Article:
To be honest, there are major gaps in my memories of
I remember when my husband (who worked down the hall) called and said "Turn on the Today Show, a plane just crashed into the
I remember evacuating my employees from the building. I remember sitting in the car on Constitution Avenue, hearing the news that a plane was heading for the State Department, and trying unsuccessfully to call my husband to say "I’m not moving, you can walk over one block and we can go home together."
I don’t remember turning on the TV. I didn’t need to. I had just driven by the Pentagon still spewing sky-high flames and the blackest smoke I had ever seen. I was the only car on the
I remember picking Bill up from work (don’t ask me where), the sound of fighter jets flying over my house all night, and not being able to close my eyes. The rest of the day is a blank. I don’t need to remember it, I don’teven try.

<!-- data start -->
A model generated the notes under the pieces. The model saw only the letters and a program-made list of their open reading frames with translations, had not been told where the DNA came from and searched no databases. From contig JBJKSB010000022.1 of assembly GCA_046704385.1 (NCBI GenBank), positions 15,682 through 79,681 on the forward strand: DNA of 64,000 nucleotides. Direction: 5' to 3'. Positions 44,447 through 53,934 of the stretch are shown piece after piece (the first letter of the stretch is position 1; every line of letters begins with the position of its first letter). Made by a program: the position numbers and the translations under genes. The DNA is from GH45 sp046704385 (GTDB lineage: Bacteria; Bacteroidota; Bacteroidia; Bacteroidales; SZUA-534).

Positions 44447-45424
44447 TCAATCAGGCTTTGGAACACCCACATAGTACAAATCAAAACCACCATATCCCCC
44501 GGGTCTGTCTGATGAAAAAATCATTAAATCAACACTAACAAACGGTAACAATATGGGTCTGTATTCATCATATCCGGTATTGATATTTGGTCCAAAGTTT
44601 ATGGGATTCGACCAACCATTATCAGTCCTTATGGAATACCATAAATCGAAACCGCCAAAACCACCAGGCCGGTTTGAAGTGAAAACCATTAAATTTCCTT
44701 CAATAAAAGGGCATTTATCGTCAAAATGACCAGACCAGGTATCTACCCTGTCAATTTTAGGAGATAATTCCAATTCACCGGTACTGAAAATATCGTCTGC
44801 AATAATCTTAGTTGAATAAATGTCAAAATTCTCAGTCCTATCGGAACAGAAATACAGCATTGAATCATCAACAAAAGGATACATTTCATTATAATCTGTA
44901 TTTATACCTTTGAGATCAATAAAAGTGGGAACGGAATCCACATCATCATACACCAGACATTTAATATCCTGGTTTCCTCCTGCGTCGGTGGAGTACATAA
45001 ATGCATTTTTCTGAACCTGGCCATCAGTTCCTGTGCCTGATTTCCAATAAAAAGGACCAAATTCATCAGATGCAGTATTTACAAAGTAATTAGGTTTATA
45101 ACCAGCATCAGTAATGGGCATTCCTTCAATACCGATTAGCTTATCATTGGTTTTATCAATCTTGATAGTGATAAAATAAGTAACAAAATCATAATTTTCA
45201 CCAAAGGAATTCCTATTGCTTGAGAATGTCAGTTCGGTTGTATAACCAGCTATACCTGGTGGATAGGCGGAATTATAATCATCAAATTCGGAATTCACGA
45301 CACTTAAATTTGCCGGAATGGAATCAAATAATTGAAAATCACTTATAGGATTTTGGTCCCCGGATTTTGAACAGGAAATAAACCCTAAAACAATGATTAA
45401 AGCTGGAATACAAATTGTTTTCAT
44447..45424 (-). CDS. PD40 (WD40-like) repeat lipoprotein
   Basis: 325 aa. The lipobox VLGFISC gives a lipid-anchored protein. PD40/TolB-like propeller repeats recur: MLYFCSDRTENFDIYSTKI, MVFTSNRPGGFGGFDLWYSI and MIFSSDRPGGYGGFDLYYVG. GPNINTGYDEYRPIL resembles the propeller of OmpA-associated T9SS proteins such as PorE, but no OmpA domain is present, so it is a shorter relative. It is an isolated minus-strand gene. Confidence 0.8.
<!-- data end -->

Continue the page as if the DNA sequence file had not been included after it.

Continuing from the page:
Because what I never want to forget is
I wore that ribbon every day until we headed to
We lived in a moment when generosity that knew no bounds. Hearts that were boiling over with hurt and sadness were determined to make something good come from tragedy. That reflective mood and sense of gratitude guided us through the holidays, but then slowly faded to the background. It was only natural. I knew it wouldn’t last forever. It couldn’t.
So on September 11 and September 12, I will put on my pin, as I do every year, and remember the people who showed us that love matters most. I will remember that the venomous, acrimonious talk we hear day in and day out can be silenced with simple acts of kindness and respect. And I will hope that next time, it won’t take a tragedy to unveil our generous hearts.